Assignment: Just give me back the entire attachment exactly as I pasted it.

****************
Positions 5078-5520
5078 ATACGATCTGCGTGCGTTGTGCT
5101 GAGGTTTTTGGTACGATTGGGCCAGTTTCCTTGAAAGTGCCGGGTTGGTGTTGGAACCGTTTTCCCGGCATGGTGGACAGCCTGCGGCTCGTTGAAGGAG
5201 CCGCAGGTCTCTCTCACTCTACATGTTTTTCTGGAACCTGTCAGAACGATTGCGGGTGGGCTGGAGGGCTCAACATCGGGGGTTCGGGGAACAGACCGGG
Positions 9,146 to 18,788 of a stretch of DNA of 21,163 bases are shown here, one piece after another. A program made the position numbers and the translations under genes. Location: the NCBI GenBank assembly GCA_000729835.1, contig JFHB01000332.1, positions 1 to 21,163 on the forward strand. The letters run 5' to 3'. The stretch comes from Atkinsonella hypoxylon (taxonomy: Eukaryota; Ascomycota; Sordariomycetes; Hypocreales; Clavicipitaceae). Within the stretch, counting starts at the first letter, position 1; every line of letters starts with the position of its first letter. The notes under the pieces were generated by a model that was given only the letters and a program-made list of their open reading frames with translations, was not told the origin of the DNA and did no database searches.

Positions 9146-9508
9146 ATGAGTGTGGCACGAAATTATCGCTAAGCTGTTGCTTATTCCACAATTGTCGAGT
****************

Positions 5078-5520
5078 ATACGATCTGCGTGCGTTGTGCT
5101 GAGGTTTTTGGTACGATTGGGCCAGTTTCCTTGAAAGTGCCGGGTTGGTGTTGGAACCGTTTTCCCGGCATGGTGGACAGCCTGCGGCTCGTTGAAGGAG
5201 CCGCAGGTCTCTCTCACTCTACATGTTTTTCTGGAACCTGTCAGAACGATTGCGGGTGGGCTGGAGGGCTCAACATCGGGGGTTCGGGGAACAGACCGGG
Positions 9,146 to 18,788 of a stretch of DNA of 21,163 bases are shown here, one piece after another. A program made the position numbers and the translations under genes. Location: the NCBI GenBank assembly GCA_000729835.1, contig JFHB01000332.1, positions 1 to 21,163 on the forward strand. The letters run 5' to 3'. The stretch comes from Atkinsonella hypoxylon (taxonomy: Eukaryota; Ascomycota; Sordariomycetes; Hypocreales; Clavicipitaceae). Within the stretch, counting starts at the first letter, position 1; every line of letters starts with the position of its first letter. The notes under the pieces were generated by a model that was given only the letters and a program-made list of their open reading frames with translations, was not told the origin of the DNA and did no database searches.

Positions 9146-9508
9146 ATGAGTGTGGCACGAAATTATCGCTAAGCTGTTGCTTATTCCACAATTGTCGAGT